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Deming City Council nixes Ruby St. cannabis dispensary
A former pastry shop nestled in a Deming neighborhood near St. Ann Catholic Church will not house a cannabis dispensary, as had been hoped by its buyers, after the city council rejected a special use permit request by representatives of the La Mota chain of dispensaries in Oregon.
La Mota CEO Rosa Cazares said the chain was under contract to purchase the small bakery at 305 S. Ruby Street with hopes of opening a dispensary there. She said the corporation had also closed on another property in Deming.
The bakery had once been a family business operated by Elijio and Navora Piñon Uzueta, and later by their son, Richard Uzueta, who died in 2007.
While the property is zoned for commercial use, city staff and neighbors raised concerns about street parking in the area and the possibility of increased traffic, as well as general security concerns.
What settled the question, however, was the presence of a small licensed daycare nearby, which appeared to catch Cazares by surprise.
The city Planning and Zoning Commission had voted in October not to recommend the special use permit, citing similar concerns although meeting minutes state there were also objections to more cannabis dispensaries opening in town.
Although New Mexico’s Cannabis Regulation Act permits municipalities to set some limits on where licensed dispensaries may operate, the businesses cannot be banned outright since state lawmakers legalized cannabis for adult use last year. Legal dispensaries operate under licenses issued and regulated by the state’s Cannabis Control Division.
The city council first approved a special use permit for a cannabis business back in 2016, unanimously granting Ultra Health permission to operate a medical dispensary at a downtown location that ultimately never opened. Currently, Ultra Health and the Canna Company both operate dispensaries in town.
At Tuesday’s meeting, Councilor Joe “Butter” Milo asked the applicants why they had not investigated a business location among the empty retail spaces downtown. Cazares said they chose the Ruby Street location because of its size and the opportunity to refurbish the vacant building.
“We like to invest in rural areas and we really like to take buildings and invest a little deeper in our communities,” she told the council by video conference.
La Mota, taking its name for a Mexican slang term for cannabis, lists 24 dispensaries in Oregon on its website. Cazares said the company had also closed on a Spruce Street property for another retailer, but it was not clear whether that retailer would be under La Mota’s brand or not.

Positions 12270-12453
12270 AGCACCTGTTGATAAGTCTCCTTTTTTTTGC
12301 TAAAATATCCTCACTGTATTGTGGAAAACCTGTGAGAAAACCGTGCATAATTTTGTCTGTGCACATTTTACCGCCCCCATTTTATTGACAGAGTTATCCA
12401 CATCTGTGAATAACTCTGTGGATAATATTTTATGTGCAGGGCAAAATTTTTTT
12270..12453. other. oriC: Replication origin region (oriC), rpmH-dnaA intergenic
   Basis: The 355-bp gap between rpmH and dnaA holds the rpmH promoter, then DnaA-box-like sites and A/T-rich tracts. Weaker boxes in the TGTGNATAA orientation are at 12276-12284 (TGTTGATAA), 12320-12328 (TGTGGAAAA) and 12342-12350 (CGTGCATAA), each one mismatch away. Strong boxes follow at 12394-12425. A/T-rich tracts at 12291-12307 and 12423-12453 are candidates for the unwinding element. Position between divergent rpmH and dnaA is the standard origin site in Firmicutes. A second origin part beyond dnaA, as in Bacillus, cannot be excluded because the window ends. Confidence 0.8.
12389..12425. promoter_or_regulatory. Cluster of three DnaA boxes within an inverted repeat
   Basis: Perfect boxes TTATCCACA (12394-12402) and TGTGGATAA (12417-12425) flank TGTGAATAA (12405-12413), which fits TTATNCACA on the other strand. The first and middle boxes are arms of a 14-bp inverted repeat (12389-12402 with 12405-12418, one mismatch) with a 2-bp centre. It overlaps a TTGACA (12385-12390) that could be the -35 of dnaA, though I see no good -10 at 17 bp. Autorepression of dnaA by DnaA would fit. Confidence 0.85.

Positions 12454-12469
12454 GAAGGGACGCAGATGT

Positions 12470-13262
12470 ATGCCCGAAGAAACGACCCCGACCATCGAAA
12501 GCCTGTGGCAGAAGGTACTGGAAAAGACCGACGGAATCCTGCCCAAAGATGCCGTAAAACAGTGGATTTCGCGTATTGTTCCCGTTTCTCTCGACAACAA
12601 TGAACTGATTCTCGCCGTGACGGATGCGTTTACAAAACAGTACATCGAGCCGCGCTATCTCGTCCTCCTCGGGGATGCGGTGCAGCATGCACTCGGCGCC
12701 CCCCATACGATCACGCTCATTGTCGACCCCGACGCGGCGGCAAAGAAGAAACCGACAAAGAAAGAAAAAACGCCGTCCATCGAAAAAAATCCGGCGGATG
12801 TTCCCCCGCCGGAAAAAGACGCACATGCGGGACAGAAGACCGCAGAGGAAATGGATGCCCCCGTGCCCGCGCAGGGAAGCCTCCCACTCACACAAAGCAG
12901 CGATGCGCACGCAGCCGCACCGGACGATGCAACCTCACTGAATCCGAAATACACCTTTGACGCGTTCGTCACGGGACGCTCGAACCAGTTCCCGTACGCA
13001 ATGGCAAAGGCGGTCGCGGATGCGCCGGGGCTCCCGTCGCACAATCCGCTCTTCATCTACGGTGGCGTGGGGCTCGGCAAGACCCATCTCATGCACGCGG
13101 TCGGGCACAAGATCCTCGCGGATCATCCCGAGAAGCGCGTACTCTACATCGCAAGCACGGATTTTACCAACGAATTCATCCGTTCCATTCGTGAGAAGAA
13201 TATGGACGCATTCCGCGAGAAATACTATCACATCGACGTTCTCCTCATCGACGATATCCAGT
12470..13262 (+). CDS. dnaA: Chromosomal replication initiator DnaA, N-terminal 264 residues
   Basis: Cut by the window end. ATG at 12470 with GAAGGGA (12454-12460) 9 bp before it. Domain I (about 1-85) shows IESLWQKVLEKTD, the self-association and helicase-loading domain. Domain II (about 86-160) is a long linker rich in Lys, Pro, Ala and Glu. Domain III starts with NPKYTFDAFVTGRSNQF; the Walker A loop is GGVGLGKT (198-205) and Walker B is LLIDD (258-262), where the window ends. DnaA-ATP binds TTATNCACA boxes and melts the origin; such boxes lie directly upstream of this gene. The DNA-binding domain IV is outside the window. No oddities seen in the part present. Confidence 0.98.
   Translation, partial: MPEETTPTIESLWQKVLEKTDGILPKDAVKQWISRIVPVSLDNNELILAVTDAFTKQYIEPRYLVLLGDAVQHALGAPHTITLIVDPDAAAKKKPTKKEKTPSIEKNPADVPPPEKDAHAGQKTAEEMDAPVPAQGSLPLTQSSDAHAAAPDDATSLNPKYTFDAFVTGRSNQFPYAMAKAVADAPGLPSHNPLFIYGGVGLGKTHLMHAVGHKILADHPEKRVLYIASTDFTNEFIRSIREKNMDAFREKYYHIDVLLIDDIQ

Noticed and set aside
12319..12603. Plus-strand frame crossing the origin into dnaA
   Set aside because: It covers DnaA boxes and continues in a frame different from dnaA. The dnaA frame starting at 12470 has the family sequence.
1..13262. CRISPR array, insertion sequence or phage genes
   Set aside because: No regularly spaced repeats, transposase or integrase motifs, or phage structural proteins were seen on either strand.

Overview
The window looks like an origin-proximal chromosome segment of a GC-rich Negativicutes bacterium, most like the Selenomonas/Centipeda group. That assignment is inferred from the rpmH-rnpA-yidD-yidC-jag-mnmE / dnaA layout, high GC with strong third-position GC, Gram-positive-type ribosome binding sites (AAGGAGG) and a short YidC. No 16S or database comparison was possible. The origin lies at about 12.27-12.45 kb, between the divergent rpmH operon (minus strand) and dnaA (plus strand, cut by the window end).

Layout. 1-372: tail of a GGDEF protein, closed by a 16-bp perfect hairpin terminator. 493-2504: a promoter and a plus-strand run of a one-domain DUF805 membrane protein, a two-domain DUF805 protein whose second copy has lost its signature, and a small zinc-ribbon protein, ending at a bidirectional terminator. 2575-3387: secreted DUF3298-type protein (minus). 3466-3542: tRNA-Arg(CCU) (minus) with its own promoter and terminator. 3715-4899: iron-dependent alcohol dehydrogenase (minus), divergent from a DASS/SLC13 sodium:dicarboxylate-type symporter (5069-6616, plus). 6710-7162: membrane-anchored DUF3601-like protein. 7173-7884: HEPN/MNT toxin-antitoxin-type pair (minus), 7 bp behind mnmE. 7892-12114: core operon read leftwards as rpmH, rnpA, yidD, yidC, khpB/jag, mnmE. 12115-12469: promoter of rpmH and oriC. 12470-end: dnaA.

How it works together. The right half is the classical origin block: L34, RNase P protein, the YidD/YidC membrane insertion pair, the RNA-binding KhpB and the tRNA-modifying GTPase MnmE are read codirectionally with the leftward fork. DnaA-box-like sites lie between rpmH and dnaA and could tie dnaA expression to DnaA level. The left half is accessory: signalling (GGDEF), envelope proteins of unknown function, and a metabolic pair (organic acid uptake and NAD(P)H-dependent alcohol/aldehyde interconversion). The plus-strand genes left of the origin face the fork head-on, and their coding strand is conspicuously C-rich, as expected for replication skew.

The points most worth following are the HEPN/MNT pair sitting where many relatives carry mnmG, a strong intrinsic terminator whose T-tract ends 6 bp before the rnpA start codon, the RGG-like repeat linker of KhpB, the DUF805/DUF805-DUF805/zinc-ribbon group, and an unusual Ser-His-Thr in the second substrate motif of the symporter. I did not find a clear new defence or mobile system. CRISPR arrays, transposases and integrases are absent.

According to state records, the Cannabis Control Division has approved two cannabis retail licenses for different addresses on W. Spruce Street, both west of downtown.
La Mota did not respond to a query from the Headlight.
Councilor Irma Rodriguez joined Milo in objecting to the Ruby Street location, saying that despite the commercial zoning she did not care for any business operating within a few feet of residences. She said she would prefer to see more business development downtown rather than within neighborhoods.
Cazares asked whether the council would react differently if a non-cannabis business had sought to open there, obliquely referring to lingering prejudices against “marijuana,” as cannabis is still commonly known. Although legal in New Mexico, it remains a federal crime to possess or use cannabis.
Councilor Alex Valdespino, former Deming police chief, remained mostly silent during the discussion.
Deep into the discussion, city staff informed the council of a home-based daycare service on S. Pearl Street, limited to about eight children, which had been licensed with the state and operating since 2012. Staff said the site was located within a 100-foot radius of the proposed dispensary, which would violate Deming’s cannabis ordinance requiring a 300-foot buffer between cannabis businesses and daycares or schools.
Cazares seemed taken aback by that information and said, “I don’t see how we can move forward until we confirm that.”
Shortly afterward, the council voted unanimously to deny the permit, a decision the business could appeal within 30 calendar days.
Mayor Benny Jasso, who had recused himself from the debate because he had been directly contacted by the business about the matter, suggested the city might help them find a new location, saying the dispensaries currently operating in Deming had been adhering to all city and state requirements at their present locations.
“Unfortunately, this (one) was not going to work,” he said.
This story originally appeared in our Nov. 18 edition.
Algernon D’Ammassa can be reached at [email protected]